Feasibility of a Smoking Cessation Intervention in Substance Abuse Treatment Programs
Patients in treatment for substance use disorders have a high prevalence of smoking. Treating nicotine dependence in substance abuse treatment settings, however, is uncommon.
Researchers in this study evaluated the feasibility of implementing a smoking cessation intervention in substance abuse treatment programs. They surveyed, as part of a randomized trial, the program directors, research directors, and 1442 patients from 13 different sites.
- Smoking prevalence was 76%. It was higher at sites that provided methadone (87% versus 66% at sites without methadone) and at sites located in a setting with medical services (85% versus 63% at sites without medical services).
- Most (78%) smokers were interested in quitting, and 64% were willing to enroll in smoking cessation treatment. Interest in quitting and willingness to enroll in smoking cessation treatment were both more common at the sites that provided methadone (e.g., 77% versus 48% willing to enroll) and at sites located in a setting with medical services (e.g., 73% versus 45% willing to enroll).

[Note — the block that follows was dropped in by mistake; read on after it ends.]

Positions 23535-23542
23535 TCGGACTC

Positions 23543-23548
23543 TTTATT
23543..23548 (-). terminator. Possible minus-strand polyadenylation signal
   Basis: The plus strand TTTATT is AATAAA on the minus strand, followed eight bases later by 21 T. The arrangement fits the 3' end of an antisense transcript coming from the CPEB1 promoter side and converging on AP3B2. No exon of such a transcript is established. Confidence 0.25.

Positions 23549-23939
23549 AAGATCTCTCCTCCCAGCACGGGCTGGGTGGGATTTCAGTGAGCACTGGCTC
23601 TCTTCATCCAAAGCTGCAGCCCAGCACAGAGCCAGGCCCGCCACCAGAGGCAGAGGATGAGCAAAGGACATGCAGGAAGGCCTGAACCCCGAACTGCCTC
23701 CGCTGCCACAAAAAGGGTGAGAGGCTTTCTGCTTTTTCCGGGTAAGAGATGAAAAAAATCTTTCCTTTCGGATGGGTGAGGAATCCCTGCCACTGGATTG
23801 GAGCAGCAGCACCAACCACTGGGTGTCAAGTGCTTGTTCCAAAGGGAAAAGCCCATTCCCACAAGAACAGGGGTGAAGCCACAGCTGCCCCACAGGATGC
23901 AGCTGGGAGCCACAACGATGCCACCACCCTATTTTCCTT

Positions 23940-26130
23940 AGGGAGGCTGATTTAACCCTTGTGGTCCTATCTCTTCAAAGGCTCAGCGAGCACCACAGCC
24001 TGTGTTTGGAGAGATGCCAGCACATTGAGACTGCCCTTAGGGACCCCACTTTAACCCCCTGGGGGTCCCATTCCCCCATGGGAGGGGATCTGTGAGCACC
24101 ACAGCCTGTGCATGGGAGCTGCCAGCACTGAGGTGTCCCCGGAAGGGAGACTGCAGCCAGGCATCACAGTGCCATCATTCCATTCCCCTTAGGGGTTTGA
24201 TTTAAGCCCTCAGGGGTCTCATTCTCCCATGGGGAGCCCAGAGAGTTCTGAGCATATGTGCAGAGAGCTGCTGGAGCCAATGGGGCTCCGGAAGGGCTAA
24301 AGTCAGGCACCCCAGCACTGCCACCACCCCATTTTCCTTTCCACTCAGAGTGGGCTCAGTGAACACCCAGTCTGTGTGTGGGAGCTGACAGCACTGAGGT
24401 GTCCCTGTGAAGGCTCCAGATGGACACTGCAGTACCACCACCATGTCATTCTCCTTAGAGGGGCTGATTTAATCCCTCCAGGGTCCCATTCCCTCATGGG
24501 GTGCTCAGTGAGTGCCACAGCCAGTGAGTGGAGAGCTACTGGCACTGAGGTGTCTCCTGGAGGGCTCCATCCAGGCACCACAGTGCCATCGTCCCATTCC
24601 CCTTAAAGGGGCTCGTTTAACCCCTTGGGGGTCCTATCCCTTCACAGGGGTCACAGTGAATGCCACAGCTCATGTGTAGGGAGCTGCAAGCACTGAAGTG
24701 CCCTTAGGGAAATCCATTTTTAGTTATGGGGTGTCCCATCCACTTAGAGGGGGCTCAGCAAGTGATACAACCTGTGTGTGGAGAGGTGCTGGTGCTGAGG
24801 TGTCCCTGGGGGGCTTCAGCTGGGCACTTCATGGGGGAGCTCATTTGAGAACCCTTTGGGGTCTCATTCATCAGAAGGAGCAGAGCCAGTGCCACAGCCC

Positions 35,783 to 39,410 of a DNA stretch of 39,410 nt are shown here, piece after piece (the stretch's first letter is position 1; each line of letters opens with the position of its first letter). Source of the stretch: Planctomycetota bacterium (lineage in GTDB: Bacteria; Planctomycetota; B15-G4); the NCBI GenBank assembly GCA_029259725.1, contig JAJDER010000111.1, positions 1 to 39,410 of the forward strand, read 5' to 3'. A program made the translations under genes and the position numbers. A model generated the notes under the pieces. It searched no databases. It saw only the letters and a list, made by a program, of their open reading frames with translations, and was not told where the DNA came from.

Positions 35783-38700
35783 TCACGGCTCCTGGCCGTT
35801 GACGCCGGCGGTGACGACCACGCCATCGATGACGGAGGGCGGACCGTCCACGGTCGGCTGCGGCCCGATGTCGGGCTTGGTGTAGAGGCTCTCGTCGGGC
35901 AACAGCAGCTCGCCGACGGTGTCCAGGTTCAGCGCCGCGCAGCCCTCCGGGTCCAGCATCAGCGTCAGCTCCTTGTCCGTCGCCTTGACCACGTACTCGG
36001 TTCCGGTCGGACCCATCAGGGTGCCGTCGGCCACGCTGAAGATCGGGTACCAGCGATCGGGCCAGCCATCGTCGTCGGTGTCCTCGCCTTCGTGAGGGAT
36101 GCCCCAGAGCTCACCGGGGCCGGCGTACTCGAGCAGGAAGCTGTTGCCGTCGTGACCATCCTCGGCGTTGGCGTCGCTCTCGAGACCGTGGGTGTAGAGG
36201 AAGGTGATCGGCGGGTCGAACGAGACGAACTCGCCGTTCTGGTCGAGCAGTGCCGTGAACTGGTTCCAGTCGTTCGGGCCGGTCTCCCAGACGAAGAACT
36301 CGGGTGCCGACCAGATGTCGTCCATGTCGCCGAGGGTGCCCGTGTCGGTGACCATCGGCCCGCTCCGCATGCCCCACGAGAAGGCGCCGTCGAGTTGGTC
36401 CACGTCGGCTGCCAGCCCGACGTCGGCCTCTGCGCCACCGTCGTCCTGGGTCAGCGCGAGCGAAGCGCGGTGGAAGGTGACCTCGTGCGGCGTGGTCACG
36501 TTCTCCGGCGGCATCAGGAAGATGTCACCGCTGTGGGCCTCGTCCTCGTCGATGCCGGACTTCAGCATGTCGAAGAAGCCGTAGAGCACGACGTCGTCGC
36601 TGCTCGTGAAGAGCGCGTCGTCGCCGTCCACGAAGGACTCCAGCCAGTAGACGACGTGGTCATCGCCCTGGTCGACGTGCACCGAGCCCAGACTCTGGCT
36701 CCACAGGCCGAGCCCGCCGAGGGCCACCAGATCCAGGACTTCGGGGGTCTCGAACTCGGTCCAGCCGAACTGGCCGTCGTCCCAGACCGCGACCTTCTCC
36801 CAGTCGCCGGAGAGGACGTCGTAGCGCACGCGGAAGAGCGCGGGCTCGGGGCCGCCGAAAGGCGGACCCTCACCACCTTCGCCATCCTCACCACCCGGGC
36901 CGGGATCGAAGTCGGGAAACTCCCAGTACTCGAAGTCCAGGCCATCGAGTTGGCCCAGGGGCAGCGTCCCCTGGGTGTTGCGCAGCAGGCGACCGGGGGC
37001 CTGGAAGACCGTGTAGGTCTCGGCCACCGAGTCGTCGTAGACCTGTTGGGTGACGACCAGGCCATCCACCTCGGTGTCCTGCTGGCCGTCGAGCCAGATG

- Obstacles to performing a smoking cessation intervention identified by sites included the time commitment by staff and scheduling conflicts and low motivation among patients.
Smoking is highly prevalent among patients in substance abuse treatment. Although barriers to implementing smoking cessation interventions may exist, these patients, particularly those receiving methadone, are very interested in quitting smoking. Methadone maintenance programs may offer a unique means of integrating nicotine dependence treatment with substance abuse treatment.Julia H. Arnsten, MD, MPH
Reid MS, Fallon B, Sonne S, et al. Implementation of a smoking cessation treatment study at substance abuse rehabilitation programs: smoking behavior and treatment feasibility across varied community-based outpatient programs. J Addict Med. 2007;1(3):154–160.